These were the days when people still believed in phrenology, and the brain of a clever criminal would have been especially desirable.

“So my guess is that they had their eye on him,” said Numen. “This is a famous horse thief.”

Numen is referring to the old popular study of the brain that gained a lot of interest in the nineteenth century. It’s the idea that physical characteristics of the brain could reveal differences, so criminality could be found in the brain and studied.

Collecting and studying brains was also a thing in general at this time. Many really smart people, like Walt Whitman, even donated their brains in pre-mortem agreements as part of The American Antropometric Society, which was informally called the “Brain Club.” (Correction to an earlier statement, thanks to Evi Numen: Einstein – whose slice of a brain is on display at the Mutter – was not, in fact, a member of this group. His brain was initially stolen.)

Beyond the possibility that Frankford’s brain was taken for study, Numen also wonders if perhaps someone just wanted it on their shelf, like a trophy or souvenir. Frankford was, after all, a high profile and seemingly uncatchable criminal. Think about all those sheriffs he managed to outwit, and all those people he ripped off.

Either way, it wasn’t all that unusual to look at and even admire body parts in jars, kind of like the way people look at art in a museum. And there’s one place in particular where that’s still true today: the Mutter, where Numen works.

DSC 1047
Evi Numen, an exhibitions manager at the Mutter Museum, looks through old brains in jars that they keep stored in the basement (Photo by Paige Pfleger / WHYY)

Searching for Frankford’s brain

Numen wants to see if Frankford’s brain is still around. She’s looking for it.

“I would really love to find his brain, I hope it’s out there,” she said.

“There is no footnote about where it ended up,” she said. “We don’t know if it was sold by Dr. Bacon. If he kept it, if it was returned to the family, there’s no mention of what actually happens to his organs. So my hope is that Dr. Bacon sold it to one of his colleagues and it ended up in a collection and it’s still somehwere out there in Philadelphia hopefully.”

How would a person know?

“It would probably be marked as a brain of a horse thief,” she said.

And if anyone could find it, it’s probably her: Numen’s nickname at the Mutter is the “wet specimen hound.” She’s really good at finding body parts in jars.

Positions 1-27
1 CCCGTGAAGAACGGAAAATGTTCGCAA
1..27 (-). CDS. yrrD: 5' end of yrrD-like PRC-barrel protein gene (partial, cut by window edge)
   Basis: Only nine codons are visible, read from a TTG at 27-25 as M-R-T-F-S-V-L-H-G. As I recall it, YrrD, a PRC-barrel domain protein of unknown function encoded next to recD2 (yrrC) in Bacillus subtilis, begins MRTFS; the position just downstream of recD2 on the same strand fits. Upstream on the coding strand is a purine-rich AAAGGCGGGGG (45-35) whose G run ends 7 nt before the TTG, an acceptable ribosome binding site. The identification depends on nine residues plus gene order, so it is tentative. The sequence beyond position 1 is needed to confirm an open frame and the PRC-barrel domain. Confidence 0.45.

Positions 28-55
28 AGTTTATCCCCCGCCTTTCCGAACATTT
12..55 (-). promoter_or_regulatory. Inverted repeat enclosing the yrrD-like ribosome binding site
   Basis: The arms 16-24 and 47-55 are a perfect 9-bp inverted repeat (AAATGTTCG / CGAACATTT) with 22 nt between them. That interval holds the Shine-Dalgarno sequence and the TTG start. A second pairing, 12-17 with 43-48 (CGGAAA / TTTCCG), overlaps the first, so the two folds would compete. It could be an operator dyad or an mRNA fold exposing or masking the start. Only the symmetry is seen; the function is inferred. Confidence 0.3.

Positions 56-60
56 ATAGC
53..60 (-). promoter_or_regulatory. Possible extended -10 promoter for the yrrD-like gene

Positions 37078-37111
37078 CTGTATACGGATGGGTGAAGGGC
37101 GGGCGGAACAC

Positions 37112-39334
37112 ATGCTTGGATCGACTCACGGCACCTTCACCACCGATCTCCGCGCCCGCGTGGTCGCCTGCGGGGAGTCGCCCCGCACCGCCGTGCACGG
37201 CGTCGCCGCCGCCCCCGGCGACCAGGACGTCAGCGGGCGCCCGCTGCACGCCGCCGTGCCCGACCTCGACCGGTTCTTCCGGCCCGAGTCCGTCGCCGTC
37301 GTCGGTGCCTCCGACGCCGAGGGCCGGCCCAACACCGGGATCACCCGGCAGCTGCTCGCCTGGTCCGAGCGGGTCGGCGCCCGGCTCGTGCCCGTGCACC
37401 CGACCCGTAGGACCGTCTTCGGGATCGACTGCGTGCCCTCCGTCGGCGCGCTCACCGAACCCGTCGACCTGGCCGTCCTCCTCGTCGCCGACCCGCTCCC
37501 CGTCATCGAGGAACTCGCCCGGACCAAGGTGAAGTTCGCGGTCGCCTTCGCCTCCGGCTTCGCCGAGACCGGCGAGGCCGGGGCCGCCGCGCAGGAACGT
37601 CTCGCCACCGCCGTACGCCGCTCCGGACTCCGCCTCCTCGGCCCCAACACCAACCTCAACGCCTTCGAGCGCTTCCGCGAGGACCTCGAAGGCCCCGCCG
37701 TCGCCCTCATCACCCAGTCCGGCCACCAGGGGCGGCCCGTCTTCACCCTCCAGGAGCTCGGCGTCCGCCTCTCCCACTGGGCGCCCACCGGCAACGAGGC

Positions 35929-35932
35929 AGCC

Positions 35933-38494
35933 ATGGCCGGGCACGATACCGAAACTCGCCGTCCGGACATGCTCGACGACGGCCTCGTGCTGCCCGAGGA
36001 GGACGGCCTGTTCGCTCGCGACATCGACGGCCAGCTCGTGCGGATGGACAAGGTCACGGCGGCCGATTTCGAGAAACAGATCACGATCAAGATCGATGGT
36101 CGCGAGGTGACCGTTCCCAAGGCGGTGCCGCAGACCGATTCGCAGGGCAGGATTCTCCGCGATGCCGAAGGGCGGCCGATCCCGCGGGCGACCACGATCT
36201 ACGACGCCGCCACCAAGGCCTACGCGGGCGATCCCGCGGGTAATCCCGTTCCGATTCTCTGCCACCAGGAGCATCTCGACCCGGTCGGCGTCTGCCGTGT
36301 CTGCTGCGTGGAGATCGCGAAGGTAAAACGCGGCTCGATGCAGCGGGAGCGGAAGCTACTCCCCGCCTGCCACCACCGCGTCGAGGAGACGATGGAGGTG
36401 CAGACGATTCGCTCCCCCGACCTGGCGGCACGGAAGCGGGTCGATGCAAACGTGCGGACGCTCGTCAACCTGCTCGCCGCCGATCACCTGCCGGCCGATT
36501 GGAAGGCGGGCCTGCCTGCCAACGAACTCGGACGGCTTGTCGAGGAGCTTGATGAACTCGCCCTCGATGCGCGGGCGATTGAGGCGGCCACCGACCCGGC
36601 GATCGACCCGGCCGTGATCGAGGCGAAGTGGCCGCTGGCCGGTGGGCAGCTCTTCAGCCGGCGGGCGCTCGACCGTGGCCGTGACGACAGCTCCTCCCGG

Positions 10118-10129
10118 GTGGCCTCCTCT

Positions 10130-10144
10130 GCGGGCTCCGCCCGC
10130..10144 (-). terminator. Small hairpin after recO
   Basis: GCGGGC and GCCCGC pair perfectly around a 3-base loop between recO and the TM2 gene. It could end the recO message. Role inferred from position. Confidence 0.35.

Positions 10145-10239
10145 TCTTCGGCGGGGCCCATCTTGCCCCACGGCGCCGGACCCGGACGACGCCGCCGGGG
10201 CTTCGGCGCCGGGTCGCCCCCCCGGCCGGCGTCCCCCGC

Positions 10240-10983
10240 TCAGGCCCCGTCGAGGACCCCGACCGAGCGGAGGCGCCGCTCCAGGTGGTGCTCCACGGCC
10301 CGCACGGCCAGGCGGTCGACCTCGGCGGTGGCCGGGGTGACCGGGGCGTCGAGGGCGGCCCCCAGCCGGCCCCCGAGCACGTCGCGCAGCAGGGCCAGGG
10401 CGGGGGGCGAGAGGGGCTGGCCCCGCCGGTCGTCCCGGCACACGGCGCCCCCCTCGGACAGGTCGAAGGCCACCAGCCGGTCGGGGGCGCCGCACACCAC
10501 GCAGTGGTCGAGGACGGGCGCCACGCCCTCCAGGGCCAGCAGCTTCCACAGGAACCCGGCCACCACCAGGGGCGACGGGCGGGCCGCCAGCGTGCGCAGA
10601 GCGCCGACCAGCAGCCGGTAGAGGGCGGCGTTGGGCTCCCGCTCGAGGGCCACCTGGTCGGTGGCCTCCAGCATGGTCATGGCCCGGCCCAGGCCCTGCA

The Mutter has several old brains on display in alcohol or fermaldyhyde, and several more in storage. She is not convinced Frankford’s brain is in there, so she has expanded her search to other places.

“One of the things that fascinates me about this story is the difference between personhood and artifact, the remains of someone becoming an artifact after a certain period of time, or becoming an artifact when they’re dissected and removed from this person’s character and life experiences,” Numen said.

So, why would she want to find his brain?

“I always believe that seeing an open casket funeral or the remains of loved ones brings a sense of closure, and this horse thief from the turn of the century has become a fixture in my life for the last two years. So I want to follow the story to the end and see what became of him.”

Numen recently discovered a funeral notice for John Frankford. It said he was buried in Lancaster Cemetery.  Numen looked for Frankford’s grave there but she couldn’t find it.

The one thing she does have is an image of him. It’s a sketch from an obituary.

At a quick glance, one might think he appears a little melancholy, like as he once told his daughter, life is not your own inside Eastern State.

But at a closer look, one of his eyelids is slightly drooped over that eye he’s missing because of that bullet that swiped him during an escape.

It sort of looks like maybe…he could be winking.

Like maybe, even in death, this is One-Eyed Joe’s way of managing to sneak away from us all.

His last great escape.

JohnFrankford004
John Frankford’s obituary appeared on the front page of the Lancaster Intelligencer newspaper’s January 21, 1896 issue (courtesy of the Lancaster County’s historical society)

Music featured in this story:

Calexico: ‘Fake Fur’

Tin Hat Trio: ‘Old Wold’

Tin Hat Trio: ‘Comet’

Tin Hat Trio: ‘Bill’

American Catastrophe: ‘The Six Foot Whisper’

American Catastrophe: ‘Tension’

Tin Hat Trio: ‘Dead Season’

Abe’s Retreat

Tin Hat Trio: ‘The Book’

This Way to the Egress: ‘Ballo Di Rago’

Hector Berlioz: Symphony Fantastique

Tin Hat Trio: ‘Esperanto’

16 Horsepower: ‘Heel on the shovel’